Section 6 relates to "Inspection of protective headgear by peace officers," and provides: "Any peace officer may stop and detain any motorcycle operator or passenger for the purpose of inspecting his protective headgear to determine if the headgear is of a style and make approved by the department."
Statutes such as Art. 6701c — 3, supra, have been enacted in most of the states. The Michigan statute was held invalid by the Michigan Court of Appeals, Division 2, in American Motorcycle Association v. Davids, 158 N.W.2d 72, upon the holding that the statute has a relationship to the protection of the individual motorcyclist from himself, but not to the public health, safety and welfare.
The Michigan Court quoted from People v. Schmidt, 54 Misc.2d 702, 283 N.Y.S.2d 290, and People v. Bielmeyer, 54 Misc.2d 466, 282 N.Y.S.2d 797, in which the New York Statute was upheld and expressed the view that the reasoning was 'obviously a strained effort to justify what is admittedly wholesome legislation."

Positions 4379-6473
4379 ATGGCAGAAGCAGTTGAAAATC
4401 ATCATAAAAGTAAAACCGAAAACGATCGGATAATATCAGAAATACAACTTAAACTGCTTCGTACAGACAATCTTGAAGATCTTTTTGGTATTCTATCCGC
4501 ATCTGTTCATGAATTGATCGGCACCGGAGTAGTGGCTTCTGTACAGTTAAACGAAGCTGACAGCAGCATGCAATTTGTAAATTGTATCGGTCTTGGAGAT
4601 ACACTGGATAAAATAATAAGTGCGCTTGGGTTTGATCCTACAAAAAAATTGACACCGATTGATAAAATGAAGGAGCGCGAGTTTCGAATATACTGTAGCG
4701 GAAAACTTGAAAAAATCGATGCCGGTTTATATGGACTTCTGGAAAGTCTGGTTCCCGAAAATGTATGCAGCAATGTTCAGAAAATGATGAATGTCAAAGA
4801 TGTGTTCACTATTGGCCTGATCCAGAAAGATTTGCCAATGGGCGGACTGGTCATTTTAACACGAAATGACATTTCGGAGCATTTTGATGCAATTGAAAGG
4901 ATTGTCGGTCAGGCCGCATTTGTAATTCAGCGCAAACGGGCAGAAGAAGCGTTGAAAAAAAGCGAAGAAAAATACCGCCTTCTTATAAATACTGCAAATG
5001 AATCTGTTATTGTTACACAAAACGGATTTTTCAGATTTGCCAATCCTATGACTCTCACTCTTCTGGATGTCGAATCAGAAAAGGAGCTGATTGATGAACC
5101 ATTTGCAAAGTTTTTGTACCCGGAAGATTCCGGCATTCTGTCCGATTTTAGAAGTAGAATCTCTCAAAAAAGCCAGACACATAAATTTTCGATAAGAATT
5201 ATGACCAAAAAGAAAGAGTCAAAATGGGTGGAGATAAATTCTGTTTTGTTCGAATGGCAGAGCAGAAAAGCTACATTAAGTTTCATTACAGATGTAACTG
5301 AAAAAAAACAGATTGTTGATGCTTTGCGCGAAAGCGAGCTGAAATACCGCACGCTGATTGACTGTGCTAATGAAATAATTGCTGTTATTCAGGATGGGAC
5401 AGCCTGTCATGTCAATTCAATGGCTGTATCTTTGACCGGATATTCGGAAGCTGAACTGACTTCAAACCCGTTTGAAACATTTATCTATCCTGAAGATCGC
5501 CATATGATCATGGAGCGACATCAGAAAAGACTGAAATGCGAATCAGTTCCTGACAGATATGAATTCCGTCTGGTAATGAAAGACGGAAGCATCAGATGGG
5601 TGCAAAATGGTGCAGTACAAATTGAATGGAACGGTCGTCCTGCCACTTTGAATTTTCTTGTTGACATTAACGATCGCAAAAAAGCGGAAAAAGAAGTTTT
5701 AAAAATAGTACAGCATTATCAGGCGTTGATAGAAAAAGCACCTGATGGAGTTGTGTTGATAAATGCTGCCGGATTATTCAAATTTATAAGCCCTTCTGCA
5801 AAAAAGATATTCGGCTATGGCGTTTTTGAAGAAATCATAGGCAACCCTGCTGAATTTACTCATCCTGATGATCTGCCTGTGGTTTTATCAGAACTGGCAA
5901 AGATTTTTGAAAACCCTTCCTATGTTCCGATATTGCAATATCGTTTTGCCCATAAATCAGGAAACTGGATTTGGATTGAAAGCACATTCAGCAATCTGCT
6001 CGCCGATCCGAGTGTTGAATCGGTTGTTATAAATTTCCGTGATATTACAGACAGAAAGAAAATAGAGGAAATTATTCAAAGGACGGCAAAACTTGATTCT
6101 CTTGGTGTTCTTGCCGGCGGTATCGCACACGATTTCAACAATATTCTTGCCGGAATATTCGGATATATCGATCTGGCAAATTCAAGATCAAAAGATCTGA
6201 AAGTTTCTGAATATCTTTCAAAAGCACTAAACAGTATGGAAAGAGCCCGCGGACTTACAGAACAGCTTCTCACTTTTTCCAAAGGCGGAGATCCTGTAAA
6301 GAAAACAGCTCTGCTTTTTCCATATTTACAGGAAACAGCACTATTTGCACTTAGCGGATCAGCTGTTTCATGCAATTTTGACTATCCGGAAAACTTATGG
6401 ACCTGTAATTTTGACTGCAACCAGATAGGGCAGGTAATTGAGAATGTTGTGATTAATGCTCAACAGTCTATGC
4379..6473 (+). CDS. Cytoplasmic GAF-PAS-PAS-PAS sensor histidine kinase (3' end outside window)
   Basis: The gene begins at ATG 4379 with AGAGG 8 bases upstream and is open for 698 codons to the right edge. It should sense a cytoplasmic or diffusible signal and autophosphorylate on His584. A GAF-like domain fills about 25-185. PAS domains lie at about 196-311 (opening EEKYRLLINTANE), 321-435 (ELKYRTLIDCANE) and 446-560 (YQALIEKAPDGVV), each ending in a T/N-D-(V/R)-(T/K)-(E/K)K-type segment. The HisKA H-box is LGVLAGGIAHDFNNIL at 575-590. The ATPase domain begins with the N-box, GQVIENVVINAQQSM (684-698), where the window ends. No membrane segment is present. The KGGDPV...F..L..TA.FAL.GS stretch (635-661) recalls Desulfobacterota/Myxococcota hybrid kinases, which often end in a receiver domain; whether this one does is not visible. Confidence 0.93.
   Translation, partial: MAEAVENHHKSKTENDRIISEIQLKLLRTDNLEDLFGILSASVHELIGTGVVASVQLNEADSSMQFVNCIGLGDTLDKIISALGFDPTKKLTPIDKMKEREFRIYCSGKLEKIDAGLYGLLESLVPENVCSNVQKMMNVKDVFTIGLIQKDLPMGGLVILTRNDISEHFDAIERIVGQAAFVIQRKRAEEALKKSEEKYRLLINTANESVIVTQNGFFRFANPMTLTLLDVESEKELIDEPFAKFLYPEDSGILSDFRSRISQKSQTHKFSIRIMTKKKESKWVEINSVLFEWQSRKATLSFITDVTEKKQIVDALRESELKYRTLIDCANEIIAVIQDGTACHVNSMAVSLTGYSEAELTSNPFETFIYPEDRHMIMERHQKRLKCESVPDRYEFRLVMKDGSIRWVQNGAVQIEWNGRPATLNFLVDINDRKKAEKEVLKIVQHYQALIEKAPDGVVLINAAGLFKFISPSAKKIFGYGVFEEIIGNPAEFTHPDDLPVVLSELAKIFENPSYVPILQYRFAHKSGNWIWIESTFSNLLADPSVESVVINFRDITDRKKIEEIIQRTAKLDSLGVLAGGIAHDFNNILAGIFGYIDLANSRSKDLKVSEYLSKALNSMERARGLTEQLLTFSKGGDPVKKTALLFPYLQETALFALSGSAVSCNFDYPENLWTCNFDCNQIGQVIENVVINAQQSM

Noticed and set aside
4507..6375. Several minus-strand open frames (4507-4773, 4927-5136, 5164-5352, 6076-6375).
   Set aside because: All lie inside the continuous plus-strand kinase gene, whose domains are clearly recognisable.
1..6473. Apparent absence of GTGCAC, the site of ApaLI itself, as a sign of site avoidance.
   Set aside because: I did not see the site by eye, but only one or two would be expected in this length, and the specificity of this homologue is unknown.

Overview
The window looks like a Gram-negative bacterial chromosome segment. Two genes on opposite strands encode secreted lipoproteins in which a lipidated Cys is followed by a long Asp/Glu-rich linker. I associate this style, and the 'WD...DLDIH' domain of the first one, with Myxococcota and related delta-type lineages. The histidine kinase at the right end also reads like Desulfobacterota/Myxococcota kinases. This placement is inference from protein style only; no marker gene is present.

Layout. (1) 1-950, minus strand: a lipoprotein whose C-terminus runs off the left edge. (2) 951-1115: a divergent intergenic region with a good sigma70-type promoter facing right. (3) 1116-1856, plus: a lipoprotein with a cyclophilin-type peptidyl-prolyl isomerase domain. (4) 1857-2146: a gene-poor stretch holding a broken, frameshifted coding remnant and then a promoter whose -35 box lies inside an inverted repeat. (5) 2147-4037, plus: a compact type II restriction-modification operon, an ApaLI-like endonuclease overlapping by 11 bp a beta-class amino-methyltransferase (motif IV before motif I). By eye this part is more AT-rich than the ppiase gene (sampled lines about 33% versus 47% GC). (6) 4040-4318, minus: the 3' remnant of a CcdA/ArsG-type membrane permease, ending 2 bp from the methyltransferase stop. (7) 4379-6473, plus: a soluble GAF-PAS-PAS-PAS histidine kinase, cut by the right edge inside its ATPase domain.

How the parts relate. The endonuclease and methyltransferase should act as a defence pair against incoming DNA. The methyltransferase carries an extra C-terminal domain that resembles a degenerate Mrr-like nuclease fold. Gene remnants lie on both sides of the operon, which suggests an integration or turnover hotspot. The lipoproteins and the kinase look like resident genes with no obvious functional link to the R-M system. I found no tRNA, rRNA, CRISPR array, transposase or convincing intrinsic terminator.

The New York Statute was held invalid by a Court of Special Sessions in People v. Carmichael, 53 Misc.2d 584, 279 N.Y.S.2d 272; and a New Orleans City Ordinance with similar provisions was held invalid by the Louisiana Court of Appeals (4th Circ.) in Everhardt et al. v. City of New Orleans, 208 So.2d 423, the opinion citing the New York case (People v. Carmichael, supra).
These cases cannot be deemed authority to support appellant's attack upon the Texas Statute.
In Everhardt v. City of New Orleans, supra, writ was granted by the Supreme Court of Louisiana. 252 La. 269, 210 So.2d 508.